“Hyundai used the ’40 MPG’ figure in a deceptive manner in order to differentiate the Elantra from similar vehicles, an especially egregious tactic during a time when consumers are looking for relief from continually rising gasoline prices,” said Laura Antonini, staff attorney for Consumer Watchdog.
“Car companies are required to disclose certain information when mileage estimates are provided in their advertisements and Hyundai ignored the rules,” said William Anderson, attorney for Cuneo Gilbert and LaDuca, LLP. “Without this required information, consumers cannot make accurate comparisons when shopping for vehicles.”
Consumer Watchdog is a nonpartisan consumer advocacy organization with offices in Washington, D.C. and Santa Monica, CA. Find us on the web at: http://www.ConsumerWatchdog.org
Cuneo Gilbert & LaDuca, LLP, a firm with offices in Washington, D.C., New York, Los Angeles, Bethesda, Md. and Alexandria, Va., specializes in the representation of plaintiffs in consumer, antitrust, civil rights and securities class actions and is active in major litigations pending in federal and state courts throughout the United States. For more information, go to: http://cuneolaw.com
SOURCE Consumer Watchdog
STATEMENT BY HYUNDAI MOTOR AMERICA
IN RESPONSE TO CLRA LITIGATION BY
CONSUMER WATCHDOG AND CUNEO GILBERT & LADUCA, LLP
Hyundai Motor America (“Hyundai”) believes this case has no merit, as our advertising is accurate and in full compliance with applicable laws and regulations. In fact, we’ve reviewed our ads and think Consumer Watchdog and their client are dead wrong.
Importantly, the U.S. Environmental Protection Agency (EPA) recently confirmed our advertised fuel economy for the Hyundai Elantra of 29 miles-per-gallon (mpg) city, 40 mpg highway and 33 mpg combined. The EPA results, generated from testing conducted on January 25, 2012 at the EPA’s National Vehicle and Fuel Emissions Laboratory in Ann Arbor, Michigan, are identical to the testing data Hyundai originally submitted to the agency. We are gratified with the EPA results, and are committed to continuing to reduce the fuel consumption of our vehicles in order to provide greater value and efficiency for our customers.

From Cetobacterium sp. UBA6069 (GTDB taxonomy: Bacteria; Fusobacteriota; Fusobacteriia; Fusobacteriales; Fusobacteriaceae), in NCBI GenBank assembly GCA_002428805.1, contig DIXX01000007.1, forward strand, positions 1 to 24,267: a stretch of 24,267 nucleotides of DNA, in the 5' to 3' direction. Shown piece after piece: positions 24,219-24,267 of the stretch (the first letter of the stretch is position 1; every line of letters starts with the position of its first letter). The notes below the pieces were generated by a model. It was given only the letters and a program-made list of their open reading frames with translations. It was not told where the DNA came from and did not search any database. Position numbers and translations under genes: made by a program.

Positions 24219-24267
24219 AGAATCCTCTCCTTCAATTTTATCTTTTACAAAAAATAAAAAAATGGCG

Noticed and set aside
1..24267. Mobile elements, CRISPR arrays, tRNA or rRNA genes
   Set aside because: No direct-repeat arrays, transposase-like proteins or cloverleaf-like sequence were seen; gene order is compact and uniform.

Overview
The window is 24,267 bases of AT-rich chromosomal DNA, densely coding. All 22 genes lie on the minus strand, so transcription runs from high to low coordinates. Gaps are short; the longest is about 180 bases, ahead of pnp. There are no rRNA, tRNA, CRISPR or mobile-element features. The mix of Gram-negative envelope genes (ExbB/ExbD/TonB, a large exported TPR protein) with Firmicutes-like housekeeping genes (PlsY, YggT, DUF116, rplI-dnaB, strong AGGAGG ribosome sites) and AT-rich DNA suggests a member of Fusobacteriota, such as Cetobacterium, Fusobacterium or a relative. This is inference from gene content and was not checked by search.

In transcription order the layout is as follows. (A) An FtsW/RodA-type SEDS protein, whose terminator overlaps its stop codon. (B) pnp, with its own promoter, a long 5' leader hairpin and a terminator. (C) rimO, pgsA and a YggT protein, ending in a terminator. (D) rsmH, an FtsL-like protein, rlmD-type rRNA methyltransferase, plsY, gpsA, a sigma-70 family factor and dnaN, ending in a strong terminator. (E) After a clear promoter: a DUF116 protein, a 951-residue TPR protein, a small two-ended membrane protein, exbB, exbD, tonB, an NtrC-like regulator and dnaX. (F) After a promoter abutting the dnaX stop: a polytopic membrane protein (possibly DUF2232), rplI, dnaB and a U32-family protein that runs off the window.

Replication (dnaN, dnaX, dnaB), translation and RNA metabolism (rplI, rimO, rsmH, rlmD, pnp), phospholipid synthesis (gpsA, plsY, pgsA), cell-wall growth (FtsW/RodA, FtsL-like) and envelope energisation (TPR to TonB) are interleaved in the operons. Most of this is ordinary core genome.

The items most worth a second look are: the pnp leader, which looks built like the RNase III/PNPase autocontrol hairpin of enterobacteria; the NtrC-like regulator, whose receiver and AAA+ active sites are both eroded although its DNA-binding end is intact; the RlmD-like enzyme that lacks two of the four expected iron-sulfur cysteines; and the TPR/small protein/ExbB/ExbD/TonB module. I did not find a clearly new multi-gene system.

On the heels of the EPA testing, Popular Mechanics on February 3 released the results of its own testing of the Hyundai Elantra and reported obtaining significantly better fuel economy than advertised. “Cruising along at 55 mpg on the highway, our cars easily cleared 40 mpg and, astonishingly, approached 50.” The publication stated that “40 mpg [for the Hyundai Elantra] is quite a realistic figure.” Car and Driver and Consumer Reports recently have achieved similar highway results – 41 mpg and 39 mpg respectively.
The EPA deemed Hyundai the most fuel efficient automaker in the U.S. for the model year 2010, the most recent year officially tracked by the agency. Hyundai is currently the only manufacturer with four models achieving 40 mpg EPA ratings on the highway, including the Elantra, the 2012 North American Car of the Year. Last year, Hyundai sold more 40 mpg highway vehicles than Toyota, Nissan, Honda, Ford and Chevrolet combined. Through May of 2012, our new car fleet averaged more than 37 mpg, about 50 percent higher than the U.S. average.
In recent years, the EPA has revised its test methods to bring the agency’s fuel economy estimates closer to consumers’ “real-world” results by including factors such as high speed/rapid acceleration driving, the use of air conditioning, cold temperature operation, road grade, wind, tire pressure, load and the effects of different fuel properties. Beyond its consumer usage, EPA fuel economy data is used by the U.S. Department of Energy, the U.S. Department of Transportation and the Internal Revenue Service.